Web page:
2022 Grants Challenge

Lost Angels Work Program

LACP aims to support and expand the Lost Angels Work Program – a 12-week industrial arts vocational training and skills development program that serves at-risk and opportunity youth ages 18-24 in the Antelope Valley. As a social enterprise, LACP youth at-risk for homelessness and/or joblessness – will go through a paid apprenticeship in classic car restoration, gaining a multitude of skills and techniques including welding, fabrication, engine assembly, electrical, bodywork, and composites.


What is the primary issue area that your application will impact?

Youth Economic Advancement (sponsored by Funding Partner, TBA)

In which areas of Los Angeles will you be directly working?

Antelope Valley

In what stage of innovation is this project, program, or initiative?

Expand existing project, program, or initiative

What is your understanding of the issue that you are seeking to address?

The Antelope Valley (AV) is the most under resourced area in Los Angeles, home to the largest prison system in the country, with the highest rate of foster, unhoused, and unemployed youth. Addiction, poverty, homelessness, and incarceration are rampant. Single mothers and youth live on the street or in cars. Aged out foster youth are delivered to the street with everything they own in a garbage bag. Homeless youth are disconnected from education, the workforce, and social support networks. Unemployment is higher and more damaging for youth. They lack training, resources, experience, and are frequently the first to be dismissed. The pandemic exacerbated existing inequalities. Amid this crisis, the AV’s aerospace industry has a rising and unmet demand for entry level employees leading to lucrative careers. This is a moment of tremendous opportunity to empower youth to rise above their circumstances and thrive – training the youth is key and opening the door to employment opportunities.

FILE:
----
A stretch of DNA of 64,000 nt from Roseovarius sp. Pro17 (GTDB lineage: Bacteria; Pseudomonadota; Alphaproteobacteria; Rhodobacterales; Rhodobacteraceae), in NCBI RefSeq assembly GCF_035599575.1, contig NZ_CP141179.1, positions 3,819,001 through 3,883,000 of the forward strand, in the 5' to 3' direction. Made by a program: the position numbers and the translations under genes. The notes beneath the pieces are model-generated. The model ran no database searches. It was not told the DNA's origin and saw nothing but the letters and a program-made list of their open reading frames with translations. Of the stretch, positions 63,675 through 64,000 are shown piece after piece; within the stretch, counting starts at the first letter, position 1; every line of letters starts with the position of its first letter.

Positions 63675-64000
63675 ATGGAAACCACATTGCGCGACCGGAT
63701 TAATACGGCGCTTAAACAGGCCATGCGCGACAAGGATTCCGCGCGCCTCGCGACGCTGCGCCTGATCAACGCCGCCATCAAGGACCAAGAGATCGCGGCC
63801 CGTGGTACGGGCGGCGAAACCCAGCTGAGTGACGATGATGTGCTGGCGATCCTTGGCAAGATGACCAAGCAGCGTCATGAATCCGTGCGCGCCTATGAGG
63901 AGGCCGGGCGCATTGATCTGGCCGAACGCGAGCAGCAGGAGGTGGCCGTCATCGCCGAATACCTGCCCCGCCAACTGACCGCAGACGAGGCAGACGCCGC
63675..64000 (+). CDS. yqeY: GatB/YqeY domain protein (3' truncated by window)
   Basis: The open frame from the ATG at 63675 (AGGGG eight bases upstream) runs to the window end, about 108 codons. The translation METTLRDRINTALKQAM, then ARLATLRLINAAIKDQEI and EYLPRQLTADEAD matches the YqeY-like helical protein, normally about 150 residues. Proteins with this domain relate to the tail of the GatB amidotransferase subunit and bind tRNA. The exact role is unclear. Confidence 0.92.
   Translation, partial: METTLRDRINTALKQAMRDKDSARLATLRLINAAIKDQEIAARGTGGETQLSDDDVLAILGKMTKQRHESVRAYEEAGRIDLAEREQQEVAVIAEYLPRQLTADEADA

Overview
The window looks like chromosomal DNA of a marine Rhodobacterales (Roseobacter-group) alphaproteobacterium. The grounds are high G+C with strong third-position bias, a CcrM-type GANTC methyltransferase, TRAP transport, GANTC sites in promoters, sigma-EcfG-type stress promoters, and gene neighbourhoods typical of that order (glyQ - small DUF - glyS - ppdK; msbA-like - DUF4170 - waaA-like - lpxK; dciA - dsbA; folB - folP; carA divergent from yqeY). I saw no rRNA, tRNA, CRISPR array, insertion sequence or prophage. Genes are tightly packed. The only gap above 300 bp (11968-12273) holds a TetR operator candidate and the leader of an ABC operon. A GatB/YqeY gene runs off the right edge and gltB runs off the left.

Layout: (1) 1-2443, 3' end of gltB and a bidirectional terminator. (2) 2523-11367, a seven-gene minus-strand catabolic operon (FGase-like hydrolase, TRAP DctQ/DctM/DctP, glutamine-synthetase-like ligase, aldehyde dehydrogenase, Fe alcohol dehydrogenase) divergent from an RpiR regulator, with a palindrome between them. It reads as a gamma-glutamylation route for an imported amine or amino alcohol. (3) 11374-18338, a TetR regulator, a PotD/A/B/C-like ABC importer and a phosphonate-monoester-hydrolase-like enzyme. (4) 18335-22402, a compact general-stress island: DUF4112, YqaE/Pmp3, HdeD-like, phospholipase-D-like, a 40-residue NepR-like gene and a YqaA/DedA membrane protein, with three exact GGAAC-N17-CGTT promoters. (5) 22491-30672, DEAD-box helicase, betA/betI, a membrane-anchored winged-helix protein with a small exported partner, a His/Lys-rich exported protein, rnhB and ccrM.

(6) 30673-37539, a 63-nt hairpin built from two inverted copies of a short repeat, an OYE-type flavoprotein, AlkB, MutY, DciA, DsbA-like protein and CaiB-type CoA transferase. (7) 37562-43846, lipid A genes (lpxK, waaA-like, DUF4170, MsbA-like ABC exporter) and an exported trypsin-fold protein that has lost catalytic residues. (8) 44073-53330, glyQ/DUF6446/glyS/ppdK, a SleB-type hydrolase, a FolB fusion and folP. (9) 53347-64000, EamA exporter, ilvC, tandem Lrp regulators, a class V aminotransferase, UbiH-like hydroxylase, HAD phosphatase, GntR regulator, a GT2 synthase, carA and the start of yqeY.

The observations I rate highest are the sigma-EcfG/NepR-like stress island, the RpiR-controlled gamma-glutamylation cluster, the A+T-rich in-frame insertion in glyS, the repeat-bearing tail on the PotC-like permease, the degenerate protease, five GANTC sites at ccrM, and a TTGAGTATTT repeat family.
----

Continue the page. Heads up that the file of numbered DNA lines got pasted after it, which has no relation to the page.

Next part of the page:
Describe the project, program, or initiative this grant will support to address the issue.

LACP works with the AV’s concentrated communities of systems-impacted youth (disproportionately BIPOC) who lack vocational skills, support, and face barriers such as housing, food insecurity, transportation, or criminal record. LACP offers paid vocational training, case management, barrier assessment, wrap-around support, and job placement. For the proposed program – LACP will offer three 12-week paid vocational training classes each year. Each cohort aims to enroll 24 youth, serving a total of 72 per year. The program provides services and training 4 days a week for 8 hours a day, and youth get paid $15/hour to learn classic car restoration skills including welding, metal work, composites design and fabrication, engine assembly, auto electrical systems, and bodywork. Lost Angels is a registered social enterprise, and the students work on customer vehicles and/or cars our organization sells or use in our annual vehicle giveaway sweepstakes event to generate revenue that offsets program costs. Additional program components can include forklift, hazmat, and OSHA certifications. LACP offers soft skill professional development workshops including resume building, mock interviews, workshop math, and financial literacy. The LACP curriculum is designed with input from local aerospace professionals to teach transferable skill sets in high demand by local employers. LACP matches clients to living-wage jobs. In 2022, Northrop Grumman hired 26 of our graduates.